- Professor David Moore, Brigham Young Law
Ever since the Founding, the power of the United States to enter into treaties has been viewed as central to the then newly-created nation's ability to exercise sovereign power. But treaties confer both mutual rights and mutual obligations on their signatories. Therefore when nations, including the United States, enter into treaties, they arguably both advance and limits their ability to pursue their own objectives.
Several developments over the past few decades invite serious reflection about how the United States should think about this tradeoff. For one thing, treaties increasingly extend beyond customary areas of cooperation among nations to create obligations on the part of countries with respect to how they treat their own citizens. For another, many international law advocates, and some courts, increasingly argue that these obligations are legally enforceable, by domestic courts and/or international bodies, regardless of whether they have been implemented by legislation, of reservations on which a nation may have conditioned its signature, or even of whether a nation is actually a signatory. This exacerbates the danger, inherent in any treaty, that countries that believe more strongly in the rule of law will find themselves, as a practical matter, asymmetrically giving up sovereignty. On the other hand, the notion that there are supra-national norms that ought in some fashion to guide the conduct of nations has a long and distinguished pedigree, and has long been one of the lodestars of the United States’ involvement in the international arena.
This panel will consider the process for determining the content of international law, including the Law of Armed Conflict and International Humanitarian Law. The International Committee of the Red Cross and other committees established by multilateral human rights conventions are often thought to enjoy a special competence in this process. Should they? The panel will discuss these questions, including the debate between the ICRC and the U.S. on counterterrorism measures and the legality of bulk surveillance for national security purposes.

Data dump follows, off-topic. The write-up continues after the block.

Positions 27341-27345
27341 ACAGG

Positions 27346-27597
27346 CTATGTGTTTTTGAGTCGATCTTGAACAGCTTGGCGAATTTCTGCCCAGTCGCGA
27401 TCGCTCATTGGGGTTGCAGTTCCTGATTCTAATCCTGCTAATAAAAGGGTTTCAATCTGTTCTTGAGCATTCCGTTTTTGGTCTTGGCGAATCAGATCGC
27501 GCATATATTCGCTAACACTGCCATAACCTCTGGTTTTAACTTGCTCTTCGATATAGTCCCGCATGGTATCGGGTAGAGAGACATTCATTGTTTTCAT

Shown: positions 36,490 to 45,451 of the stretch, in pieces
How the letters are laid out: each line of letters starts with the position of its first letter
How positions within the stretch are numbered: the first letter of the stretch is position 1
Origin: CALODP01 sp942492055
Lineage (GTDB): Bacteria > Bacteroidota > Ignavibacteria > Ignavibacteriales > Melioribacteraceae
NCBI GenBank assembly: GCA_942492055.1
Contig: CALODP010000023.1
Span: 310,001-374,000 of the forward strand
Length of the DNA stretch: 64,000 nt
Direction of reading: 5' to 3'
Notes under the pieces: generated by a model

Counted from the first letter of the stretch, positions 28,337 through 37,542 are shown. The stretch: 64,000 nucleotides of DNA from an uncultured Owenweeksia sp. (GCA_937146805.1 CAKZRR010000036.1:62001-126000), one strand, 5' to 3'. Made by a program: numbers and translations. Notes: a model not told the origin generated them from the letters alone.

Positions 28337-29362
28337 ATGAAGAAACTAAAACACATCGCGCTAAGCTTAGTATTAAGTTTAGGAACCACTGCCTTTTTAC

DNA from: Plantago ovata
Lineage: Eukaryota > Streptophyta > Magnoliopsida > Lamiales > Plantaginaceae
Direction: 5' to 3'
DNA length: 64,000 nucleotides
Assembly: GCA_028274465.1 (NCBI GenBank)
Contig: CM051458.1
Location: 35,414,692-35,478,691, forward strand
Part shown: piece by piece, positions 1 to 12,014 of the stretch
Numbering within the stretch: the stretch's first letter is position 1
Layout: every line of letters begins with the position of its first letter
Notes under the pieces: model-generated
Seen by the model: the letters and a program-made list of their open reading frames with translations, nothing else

The Federalist Society's International & National Security Law Practice Group presented this panel on "Who Defines International Law?" on Friday, November 14, during the 2014 National Lawyers Convention.
The panel of experts will focus on international trade and what limits, if any, should be applied. Likely topics to be addressed will include Presidential fast-track trade negotiation authority, the benefits and burdens of free trade, whether trade is an effective tool of foreign policy (e.g. binding countries together, sanctions), and multilateral versus global trade deals. The panelists are expected to have differing points of view, and we expect a lively discussion.
The Federalist Society co-sponsored this panel from the International Law Weekend 2014 held at Fordham University School of Law on October 25, 2014.
October 25, 2014
Fordham University School of Law
From the time he entered office after being tapped by Boris Yeltsin to succeed him, President Vladimir Putin’s overarching objective was to consolidate power – at home and abroad. From earlier focuses on the Russian economy and quashing internal rivals, President Putin now seeks to recover geo-strategic assets lost in the Soviet collapse, which he called “the greatest geo-political catastrophe of the 20th century.”
President Putin's adventurism in the “post-Soviet space” was previously limited to cyber-activities in the Baltics, widespread regional economic and security pressure, and the 2008 invasion of Georgia. But in 2014 he aimed far higher by invading and annexing Crimea and then destabilizing eastern Ukraine. The downing of Malaysia Airlines Flight MH17 by Russian-backed separatists in Ukraine has caused the West to re-assess its overall approach to Russia.
What is President Putin up to? How far will he go? What should the United States do to deter President Putin's ambitions to make Russia the dominant power in Eurasia? And what are our European allies willing to do?